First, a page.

Guide to Doing Business in UAE
Positioned at the centre of the world, the UAE is one of the globe’s most connected countries.
The UAE has thrived on its East-West links over its nearly 50-year history and lies at the heart of the Asia, Africa and India triangle. Historically, its geographic location has facilitated secure connections, business networking and access to trade, making it one of the most attractive places to do business. Find out how to create a company in the UAE with our essential guide.
An Overview of the UAE
As thousands of new business opportunities are discovered each year, the UAE is the perfect gateway between East and West. It also happens to be the preferred hub for the region’s imports and exports market, and in turn, one of the world’s most lucrative. There are no profit repatriation restrictions, offering you outstanding opportunities for your professional success and personal finances.
The UAE is a participant in many free trade agreements, ensuring that goods produced in the UAE are exportable without customs fees. Other benefits in the trade realm include mutual investment protection treaties and customs benefits for imports and re-exports. For goods coming from any country in the Gulf Cooperation Council, the importer only pays customs fees once, and when re-exporting products, customs fees do not apply when storing goods within the confines of a Free Zone.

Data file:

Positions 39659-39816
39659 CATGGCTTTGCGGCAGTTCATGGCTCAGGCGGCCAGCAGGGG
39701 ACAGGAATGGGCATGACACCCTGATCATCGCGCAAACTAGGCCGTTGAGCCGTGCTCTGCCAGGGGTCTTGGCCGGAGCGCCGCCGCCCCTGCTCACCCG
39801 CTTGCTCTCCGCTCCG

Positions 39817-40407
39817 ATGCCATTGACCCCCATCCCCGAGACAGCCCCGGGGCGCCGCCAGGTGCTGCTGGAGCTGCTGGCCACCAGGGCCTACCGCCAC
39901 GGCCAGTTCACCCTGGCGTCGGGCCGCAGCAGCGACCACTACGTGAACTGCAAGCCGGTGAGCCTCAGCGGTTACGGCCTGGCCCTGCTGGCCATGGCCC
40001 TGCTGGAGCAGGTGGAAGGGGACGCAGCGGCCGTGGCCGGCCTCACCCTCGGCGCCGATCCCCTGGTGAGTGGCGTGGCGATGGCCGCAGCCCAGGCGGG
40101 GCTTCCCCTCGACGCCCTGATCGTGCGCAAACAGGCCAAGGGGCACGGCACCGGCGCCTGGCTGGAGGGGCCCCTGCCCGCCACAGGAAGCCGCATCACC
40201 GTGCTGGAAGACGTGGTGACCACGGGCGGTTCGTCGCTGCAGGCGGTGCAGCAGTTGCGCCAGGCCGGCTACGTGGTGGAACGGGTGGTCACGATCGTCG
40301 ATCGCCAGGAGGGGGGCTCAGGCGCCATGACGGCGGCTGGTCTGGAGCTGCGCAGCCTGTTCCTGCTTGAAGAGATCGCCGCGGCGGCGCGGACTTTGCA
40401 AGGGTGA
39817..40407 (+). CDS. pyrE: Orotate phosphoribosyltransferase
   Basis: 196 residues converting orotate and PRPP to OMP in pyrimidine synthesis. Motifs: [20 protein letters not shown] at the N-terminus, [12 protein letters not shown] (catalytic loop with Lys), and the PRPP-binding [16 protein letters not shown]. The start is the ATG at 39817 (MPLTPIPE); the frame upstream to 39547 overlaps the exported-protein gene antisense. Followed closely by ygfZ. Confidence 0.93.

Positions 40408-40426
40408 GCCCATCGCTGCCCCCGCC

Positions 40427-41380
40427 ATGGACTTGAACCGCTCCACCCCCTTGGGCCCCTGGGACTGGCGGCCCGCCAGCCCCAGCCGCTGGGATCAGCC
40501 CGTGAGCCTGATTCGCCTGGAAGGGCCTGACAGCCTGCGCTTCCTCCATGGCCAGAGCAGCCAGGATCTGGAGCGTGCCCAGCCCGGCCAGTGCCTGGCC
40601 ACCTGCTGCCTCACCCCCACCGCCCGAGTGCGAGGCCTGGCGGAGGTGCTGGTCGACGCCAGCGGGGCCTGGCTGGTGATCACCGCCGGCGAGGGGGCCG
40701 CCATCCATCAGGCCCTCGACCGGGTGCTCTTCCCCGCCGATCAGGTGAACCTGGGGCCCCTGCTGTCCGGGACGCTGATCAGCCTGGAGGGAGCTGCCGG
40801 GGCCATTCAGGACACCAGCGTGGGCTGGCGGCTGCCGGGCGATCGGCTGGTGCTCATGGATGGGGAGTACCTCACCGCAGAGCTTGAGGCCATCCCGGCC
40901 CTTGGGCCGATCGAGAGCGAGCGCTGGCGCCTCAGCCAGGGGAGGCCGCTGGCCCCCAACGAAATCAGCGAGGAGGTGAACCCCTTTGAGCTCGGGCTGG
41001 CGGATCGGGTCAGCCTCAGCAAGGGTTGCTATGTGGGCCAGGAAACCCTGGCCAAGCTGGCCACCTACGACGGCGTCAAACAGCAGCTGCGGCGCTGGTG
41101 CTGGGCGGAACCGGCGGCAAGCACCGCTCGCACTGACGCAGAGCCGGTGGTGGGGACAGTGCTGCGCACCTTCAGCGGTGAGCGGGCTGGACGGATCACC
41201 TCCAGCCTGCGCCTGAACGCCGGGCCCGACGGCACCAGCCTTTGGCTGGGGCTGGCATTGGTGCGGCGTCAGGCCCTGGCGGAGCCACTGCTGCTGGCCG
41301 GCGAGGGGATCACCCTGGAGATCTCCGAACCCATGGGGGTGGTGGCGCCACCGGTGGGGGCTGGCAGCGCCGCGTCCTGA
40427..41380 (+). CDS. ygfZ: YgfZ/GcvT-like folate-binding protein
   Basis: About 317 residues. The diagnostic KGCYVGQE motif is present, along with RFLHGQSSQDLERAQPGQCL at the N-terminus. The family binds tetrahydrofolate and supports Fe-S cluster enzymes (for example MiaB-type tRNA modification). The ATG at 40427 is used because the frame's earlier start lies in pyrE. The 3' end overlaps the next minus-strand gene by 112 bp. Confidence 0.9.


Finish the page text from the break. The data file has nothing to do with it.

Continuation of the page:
The UAE was formed in 1971 as a federation of seven emirates: Abu Dhabi, Ajman, Dubai, Fujairah, Ras Al Khaimah, Sharjah and Umm Al Quwain. The UAE has an estimated population of 8.6 million, of which almost 80 per cent are expatriates. In just over four decades, the country has successfully diversified its economy from hydrocarbon and focused on becoming a regional and global centre for business, trade and finance.
About the UAE Federal Constitution
The UAE federal constitution provides the framework for the federation and is the basis of all legislation enacted at the federal and emirate level. The Emirati constitution dictates that the federal government has exclusive jurisdiction in various substantive matters but each emirate has considerable power to control its commercial activities, issue trade licenses and implement the incorporation of corporate entities. Every Free Zone in the UAE has its own set of regulations regarding these parametres.